[Crossref]

2019 (7)

M. Geisler, X. Cui, J. Wang, T. Rindzevicius, L. Gammelgaard, B. S. Jessen, P. A. D. Goncalves, F. Todisco, P. Bøggild, A. Boisen, M. Wubs, N. A. Mortensen, and S. Xiao, “Single-crystalline gold nanodisks on WS2 mono- and multilayers for strong coupling at room temperature,” ACS Photon. 6, 994–1001 (2019).
[Crossref]

L. Liu, L. Y. M. Tobing, X. Yu, J. Tong, and B. Qiang, “Strong plasmon–exciton interactions on nanoantenna array–monolayer WS2 hybrid system,” Adv. Opt. Mater. 8, 1901002 (2019).
[Crossref]

H. Shan, Y. Yu, X. Wang, Y. Luo, S. Zu, B. Du, T. Han, B. Li, Y. Li, J. Wu, F. Lin, K. Shi, B. K. Tay, Z. Liu, X. Zhu, and Z. Fang, “Direct observation of ultrafast plasmonic hot electron transfer in the strong coupling regime,” Light Sci. Appl. 8, 9 (2019).
[Crossref]

Y. Ji, C. Tang, N. Xie, J. Chen, P. Gu, C. Peng, and B. Liu, “High-performance metamaterial sensors based on strong coupling between surface plasmon polaritons and magnetic plasmon resonances,” Results Phys. 14, 102397 (2019).
[Crossref]

T. Xue, W. Liang, Y. Li, Y. Sun, Y. Xiang, Y. Zhang, Z. Dai, Y. Duo, L. Wu, K. Qi, B. N. Shivananju, L. Zhang, X. Cui, H. Zhang, and Q. Bao, “Ultrasensitive detection of miRNA with an antimonene-based surface plasmon resonance,” Nat. Commun. 10, 28 (2019).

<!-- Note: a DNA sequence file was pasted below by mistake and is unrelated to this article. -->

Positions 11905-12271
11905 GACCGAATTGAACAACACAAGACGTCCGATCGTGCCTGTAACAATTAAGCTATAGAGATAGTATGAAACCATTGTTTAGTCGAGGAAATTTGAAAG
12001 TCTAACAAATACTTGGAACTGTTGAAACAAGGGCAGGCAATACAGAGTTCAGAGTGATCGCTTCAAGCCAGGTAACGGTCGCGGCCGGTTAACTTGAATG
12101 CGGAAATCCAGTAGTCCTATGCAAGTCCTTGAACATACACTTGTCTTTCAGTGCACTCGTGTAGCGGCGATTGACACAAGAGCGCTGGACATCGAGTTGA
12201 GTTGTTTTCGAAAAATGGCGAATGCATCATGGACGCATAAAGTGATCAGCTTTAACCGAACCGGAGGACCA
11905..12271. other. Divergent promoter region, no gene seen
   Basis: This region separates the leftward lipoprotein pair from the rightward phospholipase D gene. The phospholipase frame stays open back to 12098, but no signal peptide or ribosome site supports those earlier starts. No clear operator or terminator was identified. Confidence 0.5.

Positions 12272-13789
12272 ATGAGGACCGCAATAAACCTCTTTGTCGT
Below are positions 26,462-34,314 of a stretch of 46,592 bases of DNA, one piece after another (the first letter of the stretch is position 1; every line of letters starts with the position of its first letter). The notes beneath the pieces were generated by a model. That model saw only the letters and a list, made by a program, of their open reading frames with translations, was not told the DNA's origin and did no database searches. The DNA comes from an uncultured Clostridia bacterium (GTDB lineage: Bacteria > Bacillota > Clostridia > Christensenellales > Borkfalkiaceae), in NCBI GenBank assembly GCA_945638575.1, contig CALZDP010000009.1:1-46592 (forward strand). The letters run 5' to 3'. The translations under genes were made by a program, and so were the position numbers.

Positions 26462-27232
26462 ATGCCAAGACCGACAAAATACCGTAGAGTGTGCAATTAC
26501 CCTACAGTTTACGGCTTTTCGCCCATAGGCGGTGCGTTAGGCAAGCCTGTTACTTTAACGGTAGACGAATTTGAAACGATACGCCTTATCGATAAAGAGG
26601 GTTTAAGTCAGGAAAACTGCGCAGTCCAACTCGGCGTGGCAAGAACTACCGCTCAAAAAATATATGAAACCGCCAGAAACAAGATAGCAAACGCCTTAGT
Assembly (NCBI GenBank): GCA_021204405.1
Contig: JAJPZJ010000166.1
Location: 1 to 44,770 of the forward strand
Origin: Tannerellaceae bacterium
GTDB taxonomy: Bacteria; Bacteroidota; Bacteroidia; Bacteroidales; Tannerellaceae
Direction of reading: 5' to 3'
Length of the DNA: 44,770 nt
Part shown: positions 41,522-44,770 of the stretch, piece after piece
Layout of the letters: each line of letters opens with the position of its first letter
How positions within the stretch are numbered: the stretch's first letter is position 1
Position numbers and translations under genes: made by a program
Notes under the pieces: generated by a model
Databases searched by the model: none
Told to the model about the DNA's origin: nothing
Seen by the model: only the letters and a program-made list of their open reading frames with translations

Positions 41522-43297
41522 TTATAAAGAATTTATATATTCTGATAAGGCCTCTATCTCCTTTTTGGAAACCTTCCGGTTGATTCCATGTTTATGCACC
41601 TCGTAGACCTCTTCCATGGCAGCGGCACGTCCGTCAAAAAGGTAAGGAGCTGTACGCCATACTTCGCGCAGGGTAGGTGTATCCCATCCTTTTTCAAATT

[Crossref]

O. S. Ojambati, R. Chikkaraddy, W. D. Deacon, M. Horton, D. Kos, V. A. Turek, U. F. Keyser, and J. J. Baumberg, “Quantum electrodynamics at room temperature coupling a single vibrating molecule with a plasmonic nanocavity,” Nat. Commun. 10, 1049 (2019).
[Crossref]

K. S. Menghrajani, H. A. Fernandez, G. R. Nash, and W. L. Barnes, “Hybridization of multiple vibrational modes via strong coupling using confined light fields,” Adv. Opt. Mater. 7, 1900403 (2019).
[Crossref]

2018 (7)

A. J. Moilanen, T. K. Hakala, and P. Törmä, “Active control of surface plasmon−emitter strong coupling,” ACS Photon. 5, 54–64 (2018).
[Crossref]

F. Kato, H. Minamimoto, F. Nagasawa, Y. S. Yamamoto, T. Itoh, and K. Murakoshi, “Active tuning of strong coupling states between dye excitons and localized surface plasmons via electrochemical potential control,” ACS Photon. 5, 788–796 (2018).
[Crossref]

P. Song, J. H. Wang, M. Zhang, F. Yang, H. J. Lu, B. Kang, J. J. Xu, and H. Y. Chen, “Three-level spaser for next-generation luminescent nanoprobe,” Sci. Adv. 4, eaat0292 (2018).